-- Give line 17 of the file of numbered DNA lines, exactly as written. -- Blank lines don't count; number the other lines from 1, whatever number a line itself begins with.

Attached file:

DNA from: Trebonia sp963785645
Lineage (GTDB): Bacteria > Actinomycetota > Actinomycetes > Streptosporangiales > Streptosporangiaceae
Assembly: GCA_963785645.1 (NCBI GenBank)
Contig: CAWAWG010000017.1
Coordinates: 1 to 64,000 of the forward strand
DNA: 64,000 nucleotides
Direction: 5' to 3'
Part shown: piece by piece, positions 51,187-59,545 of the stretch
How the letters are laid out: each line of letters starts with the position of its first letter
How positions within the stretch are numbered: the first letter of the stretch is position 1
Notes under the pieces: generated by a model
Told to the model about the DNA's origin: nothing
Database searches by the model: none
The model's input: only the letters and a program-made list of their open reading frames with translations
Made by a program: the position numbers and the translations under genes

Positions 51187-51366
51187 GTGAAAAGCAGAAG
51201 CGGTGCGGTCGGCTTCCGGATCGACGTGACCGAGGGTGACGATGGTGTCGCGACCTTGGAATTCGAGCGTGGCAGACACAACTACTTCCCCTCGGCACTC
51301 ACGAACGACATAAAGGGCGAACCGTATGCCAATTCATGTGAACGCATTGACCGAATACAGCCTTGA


51187 GTGAAAAGCAGAAG